The idea for this page is to offer some comments about a hand of interest at the club or on a point of law.  I hope members will find it of some value.

21 January 2019 A Big Pre-empt

Pre-emptive bidding with a weak hand but a very long suit is designed to prevent opponents from finding their best contract.  A simple rule is to go as high as you dare straight away and then leave bidding to partner.  With an eight card suit, open at the four level…

Board 14 illustrated how this might (or might not) work:


S  KQ984

H  K96

D  J94

C  T2


S  J76

H  –

D  AQ853

C  Q8763


S  5

H  AJT85432

D  T62

C  4


S  AT32

H  Q7

D  K7

C  AKJ95

After East passes, South pre-empts in Hearts.  West could double for take-out or bid 4 Clubs over 3 Hearts, with space to explore the other suits without going too high.  Another golden rule that didn’t apply here: never pre-empt over a pre-empt – any competitive bid shows a strong hand.  Over 4 Clubs or Double, North should raise to 4 Hearts.  This is known as “bidding to the level of the fit” to make life even more difficult for the opponents.  However, here East will have no difficulty in raising to 5 Clubs, or maybe double to invite West to name his suit (if West started with a Double).  With an extra Heart, South can bid to 5 Hearts, leaving the opponents no choice but to double for penalties.  If South started with 4 Hearts, his bid might win the auction.

With best defence, South would make just his eight Hearts, for minus 500, if doubled.  If West plays in Clubs, Declarer should take thirteen tricks, whatever the lead: 5 Clubs, 2 Heart ruffs in dummy, 5 Diamonds and the Spade Ace.  The pre-empt would make a Club slam almost impossible to find so, in theory, 5 Hearts, doubled, going three down should be a good score.  In practice, it turned out to be the worst score as two declarers were able to make 3 and 4 Hearts, while Club contracts unsurprisingly stayed at game level.

14 January 2019 Hearty Fare

Congratulations to Barbara and John who bid and made the only slam of the evening, on Board 18:


S  96

H  QT87

D  A2

C  AQJ98


S  KQ5

H  AKJ64

D  J73

C  K2

East opens 1 Club and West replies 1 Heart.  With good support but a minimum opener, East raises to 2 Hearts (a jump would imply a stronger opening hand).  With that valuable Club King as well as excellent Hearts, West should be thinking about slam possibilities but must make a forcing bid to show his strength (partnerships need to agree how to proceed with cue bids or trial bids in these situations) or go straight to Blackwood and hope that partner has the Diamonds covered.  In any event, 6 Hearts is an an excellent contract that cannot be defeated, save for a defender having five clubs to the Ten and trumps dividing 4-0.  If the opening lead is a Diamond, West wins the Ace, draws trumps and plays out the Clubs, discarding the Diamond losers on the third and fourth rounds.  If the Clubs did not split, West now gives up a Spade to the Ace, wins whatever is returned, cashes his second Spade honour and ruffs the small spade in dummy (5 Hearts, 4 Clubs, 1 Spade, 1 Diamond and 1 ruff for the twelve tricks).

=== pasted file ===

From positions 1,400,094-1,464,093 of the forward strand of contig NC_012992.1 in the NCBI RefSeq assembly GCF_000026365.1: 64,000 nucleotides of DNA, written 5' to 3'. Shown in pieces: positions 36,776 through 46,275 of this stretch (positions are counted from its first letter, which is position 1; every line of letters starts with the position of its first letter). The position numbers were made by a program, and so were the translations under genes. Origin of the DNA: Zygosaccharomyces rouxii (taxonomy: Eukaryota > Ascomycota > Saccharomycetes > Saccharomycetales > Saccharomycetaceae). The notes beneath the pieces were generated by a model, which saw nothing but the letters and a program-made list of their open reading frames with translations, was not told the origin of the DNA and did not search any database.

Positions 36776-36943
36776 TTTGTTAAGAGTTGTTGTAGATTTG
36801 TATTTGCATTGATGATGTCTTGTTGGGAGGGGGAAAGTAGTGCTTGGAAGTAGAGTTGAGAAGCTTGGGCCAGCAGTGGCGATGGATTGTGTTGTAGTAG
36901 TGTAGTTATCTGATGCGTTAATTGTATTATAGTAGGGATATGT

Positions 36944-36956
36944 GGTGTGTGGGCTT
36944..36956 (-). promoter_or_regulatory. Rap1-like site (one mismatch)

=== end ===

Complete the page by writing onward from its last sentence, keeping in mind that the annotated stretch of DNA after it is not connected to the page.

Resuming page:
7 January 2019  New Beginnings

A great start to the New Year and the cards served up some treats, including several slam or near-slam hands.  Congratulations to those who bid and made small slams on Board 4 (West) and Board 14 (South).  Commiserations to others who were brave but failed…

Board 23 was one that got away:


S  T9


D  AJ862

C  Q642


S  K

H  QT986532

D  95

C  97


S  AQJ8752

H  K4

D  K



S  643

H  7

D  QT743

C  K853

At game all, after South passes, West most likely opens 1 Diamond, though some might choose a slightly lopsided weak 1 NT or even pass.  Assuming West bids, North knows that the opponents are in the game zone at least.  As the cards lay, North would have made seven tricks in Hearts, so three down, doubled, vulnerable would have scored worse than a vulnerable game to the opponents but much better than a slam, if there was one.  Whether North bid or not, East would not stay silent with such a powerful hand and all pairs, bar one, ended in 4 Spades (the exception being one West, playing in 3 NT).  If North doesn’t bid, the sequence might be 1 Diamond – 2 Spades (game-forcing) – 3 Clubs – 3 Spades – 4 Spades (minimum) – 4 NT – 5 Hearts – 6 Spades.  If North does intervene with 4 Hearts, East might just risk 6 Spades anyway.  Success requires one of the two black suit finesses to work (75% chance) and the slam comes home.